Athena as Alma Mater
N 40° 48.468 W 073° 57.729
The sculpture of Athena as Alma Mater is located on the steps of the Low Memorial Library on the campus of Columbia University at 116th Street and Broadway in Manhattan.
In ancient Greek mythology the goddess Athena was associated with many noble characteristics including: wisdom, courage, inspiration, civilization, law and justice, mathematics, strength, war strategy, the arts, crafts, and skill.
A bronze sculpture of the goddess Athena, under the name Alma Mater, was created by Daniel Chester French. A 8.6' by 5.9' by 6.2' the figure of the goddess of Greek mythology wearing an academic gown and a crown of laurels is seated on a throne. The throne rests on an upper marble and lower granite base. The arms of the throne end in a pair of lamps, representing wisdom and learning. She holds a book on her lap representing knowledge. In her right hand she holds a scepter composed of four sprays of wheat topped by a the crown of King's College. Columbia was founded by royal charter as King's College in 1754.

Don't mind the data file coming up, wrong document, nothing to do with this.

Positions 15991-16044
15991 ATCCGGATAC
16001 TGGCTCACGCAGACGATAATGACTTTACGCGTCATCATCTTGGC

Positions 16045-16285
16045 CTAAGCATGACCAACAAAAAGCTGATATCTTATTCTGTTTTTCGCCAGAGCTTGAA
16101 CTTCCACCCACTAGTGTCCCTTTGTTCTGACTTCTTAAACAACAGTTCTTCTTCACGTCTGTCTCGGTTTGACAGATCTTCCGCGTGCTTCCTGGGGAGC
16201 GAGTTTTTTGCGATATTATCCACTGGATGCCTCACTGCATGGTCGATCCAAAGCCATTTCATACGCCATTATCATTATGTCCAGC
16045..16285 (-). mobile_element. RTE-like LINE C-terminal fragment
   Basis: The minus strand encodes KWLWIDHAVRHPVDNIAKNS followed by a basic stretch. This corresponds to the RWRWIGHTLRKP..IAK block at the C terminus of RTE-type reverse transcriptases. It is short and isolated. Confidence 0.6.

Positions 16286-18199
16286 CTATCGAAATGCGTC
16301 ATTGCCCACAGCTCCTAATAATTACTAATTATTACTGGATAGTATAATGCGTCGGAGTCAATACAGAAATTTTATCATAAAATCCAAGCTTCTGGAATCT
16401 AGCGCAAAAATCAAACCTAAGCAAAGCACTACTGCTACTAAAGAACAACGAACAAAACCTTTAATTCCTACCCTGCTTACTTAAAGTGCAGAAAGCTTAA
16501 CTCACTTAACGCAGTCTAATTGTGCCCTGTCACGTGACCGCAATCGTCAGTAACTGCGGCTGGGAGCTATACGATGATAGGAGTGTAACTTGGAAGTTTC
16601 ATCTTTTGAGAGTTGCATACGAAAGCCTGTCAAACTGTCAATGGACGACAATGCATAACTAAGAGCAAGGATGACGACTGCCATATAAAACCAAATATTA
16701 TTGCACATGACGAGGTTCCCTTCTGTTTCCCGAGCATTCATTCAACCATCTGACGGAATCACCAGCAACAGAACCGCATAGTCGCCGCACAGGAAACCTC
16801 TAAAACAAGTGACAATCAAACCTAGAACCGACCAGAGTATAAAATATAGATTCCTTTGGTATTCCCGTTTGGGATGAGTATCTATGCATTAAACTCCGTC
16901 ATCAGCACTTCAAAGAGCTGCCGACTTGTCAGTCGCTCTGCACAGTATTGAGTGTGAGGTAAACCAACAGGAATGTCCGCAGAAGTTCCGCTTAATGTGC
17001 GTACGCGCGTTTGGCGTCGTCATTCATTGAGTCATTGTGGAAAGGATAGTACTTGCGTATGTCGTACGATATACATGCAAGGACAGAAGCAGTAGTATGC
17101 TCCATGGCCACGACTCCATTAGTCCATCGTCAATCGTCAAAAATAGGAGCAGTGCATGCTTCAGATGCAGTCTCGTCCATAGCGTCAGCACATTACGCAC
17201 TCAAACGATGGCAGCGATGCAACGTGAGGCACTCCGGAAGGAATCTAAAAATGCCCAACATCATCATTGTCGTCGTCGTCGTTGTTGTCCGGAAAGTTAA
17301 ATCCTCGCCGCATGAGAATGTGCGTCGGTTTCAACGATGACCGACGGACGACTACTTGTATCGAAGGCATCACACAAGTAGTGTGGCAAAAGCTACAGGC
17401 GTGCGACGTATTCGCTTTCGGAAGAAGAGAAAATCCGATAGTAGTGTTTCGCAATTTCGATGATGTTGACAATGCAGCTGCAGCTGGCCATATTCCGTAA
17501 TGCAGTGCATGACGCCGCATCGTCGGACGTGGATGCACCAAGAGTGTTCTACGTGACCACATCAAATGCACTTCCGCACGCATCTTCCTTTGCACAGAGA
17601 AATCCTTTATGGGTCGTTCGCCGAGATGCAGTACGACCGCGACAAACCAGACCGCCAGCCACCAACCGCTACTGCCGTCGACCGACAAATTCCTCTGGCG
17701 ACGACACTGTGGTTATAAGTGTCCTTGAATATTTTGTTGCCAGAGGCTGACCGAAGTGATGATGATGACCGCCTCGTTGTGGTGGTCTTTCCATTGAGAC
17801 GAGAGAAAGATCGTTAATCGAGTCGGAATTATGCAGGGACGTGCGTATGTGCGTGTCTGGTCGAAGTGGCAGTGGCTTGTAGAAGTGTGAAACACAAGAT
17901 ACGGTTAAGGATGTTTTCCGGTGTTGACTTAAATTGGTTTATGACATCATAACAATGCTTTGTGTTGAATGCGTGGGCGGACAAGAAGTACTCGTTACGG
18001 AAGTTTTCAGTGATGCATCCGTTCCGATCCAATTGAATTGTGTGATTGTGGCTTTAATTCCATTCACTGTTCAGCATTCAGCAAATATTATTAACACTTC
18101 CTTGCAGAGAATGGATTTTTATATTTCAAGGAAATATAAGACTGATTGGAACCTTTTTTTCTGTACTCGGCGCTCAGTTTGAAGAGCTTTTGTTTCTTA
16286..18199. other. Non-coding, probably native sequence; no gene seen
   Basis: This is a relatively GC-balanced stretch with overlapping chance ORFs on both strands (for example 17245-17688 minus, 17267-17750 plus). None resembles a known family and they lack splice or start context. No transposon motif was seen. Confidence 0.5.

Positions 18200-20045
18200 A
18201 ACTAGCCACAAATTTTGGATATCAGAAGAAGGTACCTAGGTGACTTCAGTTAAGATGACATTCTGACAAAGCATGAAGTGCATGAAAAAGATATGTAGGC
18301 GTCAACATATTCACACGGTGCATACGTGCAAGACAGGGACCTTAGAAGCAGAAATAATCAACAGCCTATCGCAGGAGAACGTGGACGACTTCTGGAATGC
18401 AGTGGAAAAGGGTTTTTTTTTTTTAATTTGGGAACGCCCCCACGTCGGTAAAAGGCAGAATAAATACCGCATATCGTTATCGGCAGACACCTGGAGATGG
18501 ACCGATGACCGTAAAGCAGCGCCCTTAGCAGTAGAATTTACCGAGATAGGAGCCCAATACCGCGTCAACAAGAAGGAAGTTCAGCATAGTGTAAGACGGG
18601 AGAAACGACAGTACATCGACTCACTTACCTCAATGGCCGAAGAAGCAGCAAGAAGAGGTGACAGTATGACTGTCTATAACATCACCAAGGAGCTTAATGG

The sculpture was donated in the memory of Robert Goelet, class of 1860. It was created in 1903 and installed in its present location in 1904. Since then this sculpture, in the center of the campus, as become the universally recognized symbol of Columbia University.
The front of the granite base is inscribed in raised copper letters: ALMA MATER
The back of the sculpture shows the seal of Columbia University with the image of Athena surrounded by children and the Latin motto of Columbia University: IN LUMINE TUO VIDEBIMUS LUMEN (In Thy light shall we see light)
The back of the marble base is inscribed: IN MEMORY OF ROBERT GOELET CLASS OF 1860.